The first large tatami room prepared for a lunch group.

There was a small shrine in the kitchen and another in what I’m going to call the ‘dining room’, but the focal point of the second large tatami room was a huge buddhist altar. There were black and white portraits around the altar of people I assumed to be family members. The three tables had magazines in which my host family or their restaurant or farm appeared, and a photo album detailing the activities of the year, and another chronicling their son’s wedding ceremony which was celebrated at the house.

Separated from the two large tatami rooms by screen doors was a corridor which opened onto bedrooms. For the first 8 days, I had a room of my own. The final 2 days, I shared with other female WWOOFers. The rooms were tatami, and we each had a futon with two duvets, a blanket and a sheet. The pillows were the small, traditional, filled with beans kind. Not my favourite, but I can sleep on them!

Actually, sleeping was not something I had a problem with. I slept more this trip than I have in a long time, mostly because I was doing much more physical work than I usually do! I had some health issues — a bad headache day 2, and tonsillitis days 9-10, but I powered through and really enjoyed the work. What surprised me was the variety and how happy being outside made me. Unfortunately, late March turned out to be very uneventful in terms of actual rice growing. My jobs mainly included gathering twigs and branches left behind in the rice field (some trees had been cleared recently) and tidying up in preparation for planting, pasting pieces of newspaper together to make some kind of cover for rice seedlings, raking leaves and later spreading them over a field as compost, and helping translate and serve an American tour group. I also helped clean and do dishes for other groups of guests who dined at the farm house, chased an escaping goat, searched the forest for camellia blossoms to be fried in tempura, fed and watered the chickens and ducks every day and gathered eggs.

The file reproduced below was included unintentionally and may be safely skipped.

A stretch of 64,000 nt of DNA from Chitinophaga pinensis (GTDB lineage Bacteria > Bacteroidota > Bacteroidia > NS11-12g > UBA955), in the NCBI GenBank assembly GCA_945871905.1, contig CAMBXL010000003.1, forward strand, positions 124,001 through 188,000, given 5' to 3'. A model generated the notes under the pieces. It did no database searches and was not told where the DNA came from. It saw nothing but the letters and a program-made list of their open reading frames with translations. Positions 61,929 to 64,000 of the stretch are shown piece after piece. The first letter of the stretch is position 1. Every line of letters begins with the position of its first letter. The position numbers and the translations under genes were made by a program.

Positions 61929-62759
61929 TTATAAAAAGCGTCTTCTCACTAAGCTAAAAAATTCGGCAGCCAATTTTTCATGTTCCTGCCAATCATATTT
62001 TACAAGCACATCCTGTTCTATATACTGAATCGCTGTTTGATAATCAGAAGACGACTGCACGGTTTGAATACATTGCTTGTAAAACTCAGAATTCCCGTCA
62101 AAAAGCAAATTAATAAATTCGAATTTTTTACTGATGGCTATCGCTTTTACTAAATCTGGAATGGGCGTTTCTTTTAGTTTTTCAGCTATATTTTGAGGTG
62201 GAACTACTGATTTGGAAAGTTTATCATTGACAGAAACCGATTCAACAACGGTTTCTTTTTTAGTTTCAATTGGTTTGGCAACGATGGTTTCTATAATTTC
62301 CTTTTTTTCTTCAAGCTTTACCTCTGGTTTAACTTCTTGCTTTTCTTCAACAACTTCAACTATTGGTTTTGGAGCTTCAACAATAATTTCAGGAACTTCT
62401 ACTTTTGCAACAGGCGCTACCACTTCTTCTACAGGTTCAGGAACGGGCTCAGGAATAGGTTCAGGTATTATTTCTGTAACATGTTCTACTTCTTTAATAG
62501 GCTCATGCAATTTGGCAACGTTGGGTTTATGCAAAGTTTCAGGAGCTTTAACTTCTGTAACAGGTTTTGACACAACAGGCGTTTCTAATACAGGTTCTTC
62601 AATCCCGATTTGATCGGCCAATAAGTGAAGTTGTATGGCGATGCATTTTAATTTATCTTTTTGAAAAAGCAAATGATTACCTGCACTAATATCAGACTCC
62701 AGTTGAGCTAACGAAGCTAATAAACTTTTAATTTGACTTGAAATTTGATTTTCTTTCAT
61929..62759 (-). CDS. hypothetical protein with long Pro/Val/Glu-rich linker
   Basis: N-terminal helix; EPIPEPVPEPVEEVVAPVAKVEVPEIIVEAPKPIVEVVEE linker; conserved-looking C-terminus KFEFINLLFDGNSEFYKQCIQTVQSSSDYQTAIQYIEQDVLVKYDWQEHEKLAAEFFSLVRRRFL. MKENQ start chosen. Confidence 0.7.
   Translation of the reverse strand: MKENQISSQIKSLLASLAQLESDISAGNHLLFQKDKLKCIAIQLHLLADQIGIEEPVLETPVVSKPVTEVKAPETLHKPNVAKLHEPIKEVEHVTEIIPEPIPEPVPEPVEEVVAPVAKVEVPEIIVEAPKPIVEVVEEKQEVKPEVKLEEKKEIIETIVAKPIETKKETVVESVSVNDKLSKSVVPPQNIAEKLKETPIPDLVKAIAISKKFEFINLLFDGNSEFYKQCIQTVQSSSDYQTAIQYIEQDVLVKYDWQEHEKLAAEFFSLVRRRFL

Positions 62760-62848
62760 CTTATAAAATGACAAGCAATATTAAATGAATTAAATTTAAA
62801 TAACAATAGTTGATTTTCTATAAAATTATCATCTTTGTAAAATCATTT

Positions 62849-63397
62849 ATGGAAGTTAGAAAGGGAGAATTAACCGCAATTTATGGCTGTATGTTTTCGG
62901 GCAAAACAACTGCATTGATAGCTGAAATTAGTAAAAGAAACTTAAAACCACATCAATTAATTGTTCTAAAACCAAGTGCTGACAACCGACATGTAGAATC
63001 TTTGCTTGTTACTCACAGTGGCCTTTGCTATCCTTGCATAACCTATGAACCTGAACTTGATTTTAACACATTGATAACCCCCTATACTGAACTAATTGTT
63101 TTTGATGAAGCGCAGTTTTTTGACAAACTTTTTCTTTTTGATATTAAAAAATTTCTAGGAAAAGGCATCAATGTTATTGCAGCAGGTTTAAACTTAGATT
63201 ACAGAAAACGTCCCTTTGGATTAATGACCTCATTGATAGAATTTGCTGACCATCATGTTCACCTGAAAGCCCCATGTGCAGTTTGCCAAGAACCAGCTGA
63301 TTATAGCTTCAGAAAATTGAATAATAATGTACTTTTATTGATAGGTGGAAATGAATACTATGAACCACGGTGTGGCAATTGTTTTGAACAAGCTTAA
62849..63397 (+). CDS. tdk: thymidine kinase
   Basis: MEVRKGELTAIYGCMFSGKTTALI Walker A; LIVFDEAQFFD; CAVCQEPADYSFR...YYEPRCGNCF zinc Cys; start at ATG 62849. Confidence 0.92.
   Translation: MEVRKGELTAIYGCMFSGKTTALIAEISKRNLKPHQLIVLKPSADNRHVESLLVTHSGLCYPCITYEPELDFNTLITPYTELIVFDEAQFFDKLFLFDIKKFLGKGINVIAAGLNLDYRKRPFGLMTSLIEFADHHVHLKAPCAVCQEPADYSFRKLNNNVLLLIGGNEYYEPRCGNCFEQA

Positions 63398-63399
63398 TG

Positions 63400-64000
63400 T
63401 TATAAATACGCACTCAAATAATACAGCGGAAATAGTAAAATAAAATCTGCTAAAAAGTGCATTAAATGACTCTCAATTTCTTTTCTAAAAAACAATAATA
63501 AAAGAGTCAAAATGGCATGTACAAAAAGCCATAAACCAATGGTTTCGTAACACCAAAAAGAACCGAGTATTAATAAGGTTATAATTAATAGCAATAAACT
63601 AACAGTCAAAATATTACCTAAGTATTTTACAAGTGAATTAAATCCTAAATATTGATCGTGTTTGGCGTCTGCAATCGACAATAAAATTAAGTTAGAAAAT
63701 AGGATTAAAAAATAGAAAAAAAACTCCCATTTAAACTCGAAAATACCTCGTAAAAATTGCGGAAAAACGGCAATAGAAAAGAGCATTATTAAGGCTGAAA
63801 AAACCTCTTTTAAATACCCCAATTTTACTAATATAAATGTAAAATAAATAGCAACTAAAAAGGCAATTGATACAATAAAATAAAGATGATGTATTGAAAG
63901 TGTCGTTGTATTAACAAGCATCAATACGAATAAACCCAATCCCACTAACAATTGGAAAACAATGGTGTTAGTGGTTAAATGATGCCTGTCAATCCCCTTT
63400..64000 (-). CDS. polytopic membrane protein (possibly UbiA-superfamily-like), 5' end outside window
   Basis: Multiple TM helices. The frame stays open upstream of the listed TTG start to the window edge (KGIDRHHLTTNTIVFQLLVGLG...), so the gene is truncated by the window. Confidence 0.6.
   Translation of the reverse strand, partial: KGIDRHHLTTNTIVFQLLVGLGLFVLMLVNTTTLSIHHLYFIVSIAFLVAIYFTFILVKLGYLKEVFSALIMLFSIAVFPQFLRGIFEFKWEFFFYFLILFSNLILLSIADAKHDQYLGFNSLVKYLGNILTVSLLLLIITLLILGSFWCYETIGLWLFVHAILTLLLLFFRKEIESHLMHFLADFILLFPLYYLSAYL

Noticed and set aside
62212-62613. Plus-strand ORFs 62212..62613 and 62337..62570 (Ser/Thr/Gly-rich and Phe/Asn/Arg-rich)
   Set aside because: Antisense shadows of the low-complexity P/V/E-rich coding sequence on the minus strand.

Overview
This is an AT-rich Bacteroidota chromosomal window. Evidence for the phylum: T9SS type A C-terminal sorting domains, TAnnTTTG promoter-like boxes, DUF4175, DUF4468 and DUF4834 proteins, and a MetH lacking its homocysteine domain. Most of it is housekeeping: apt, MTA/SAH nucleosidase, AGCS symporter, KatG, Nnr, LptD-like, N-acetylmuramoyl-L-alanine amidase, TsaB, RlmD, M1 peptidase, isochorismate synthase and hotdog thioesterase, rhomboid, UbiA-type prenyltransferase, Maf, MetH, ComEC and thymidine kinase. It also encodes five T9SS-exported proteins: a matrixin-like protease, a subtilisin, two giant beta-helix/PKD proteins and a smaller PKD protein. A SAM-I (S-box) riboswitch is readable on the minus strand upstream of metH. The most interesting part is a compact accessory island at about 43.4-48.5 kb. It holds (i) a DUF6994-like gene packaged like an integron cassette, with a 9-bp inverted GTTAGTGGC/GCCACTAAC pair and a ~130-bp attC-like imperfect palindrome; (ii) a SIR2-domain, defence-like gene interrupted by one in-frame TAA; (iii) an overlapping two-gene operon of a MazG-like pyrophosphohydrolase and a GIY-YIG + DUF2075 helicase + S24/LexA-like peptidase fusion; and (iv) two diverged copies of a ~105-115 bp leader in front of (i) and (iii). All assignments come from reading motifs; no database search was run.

Interacting with the animals turned out to be my favourite part of the experience, although my host-mom’s amazing cooking and the overall experience were close behind. I forget how used I am to having animals around — my Japanese apartment has a strict no pets policy. The two goats were my favourite, even if the white escape artist goat did have me very worried when I was put in charge of getting her back in the stables and had no idea how. I literally had to grab the goat by her horns — a totally new experience! (and possibly not one I would recommend except these goats were obviously hand-reared and used to people).


30 seconds after this photo was taken, that white goat on the right was out of her stall and making her way up the driveway.

Amazing experience! I felt out of my depth a lot of the time, but never overwhelmingly so. I met some incredibly cool people and animals and learnt a lot. Not necessarily the things that I thought I’d be learning, but more on that next post.

Thanks for reading! If you’ve got a specific question about my WWOOFing trip, let me know so that I can answer it in my next update.


    1. Not that I’m aware of, but given this was my first real experience with chickens and I wouldn’t recognise the words for chicken lice in Japanese, my awareness doesn’t count for much.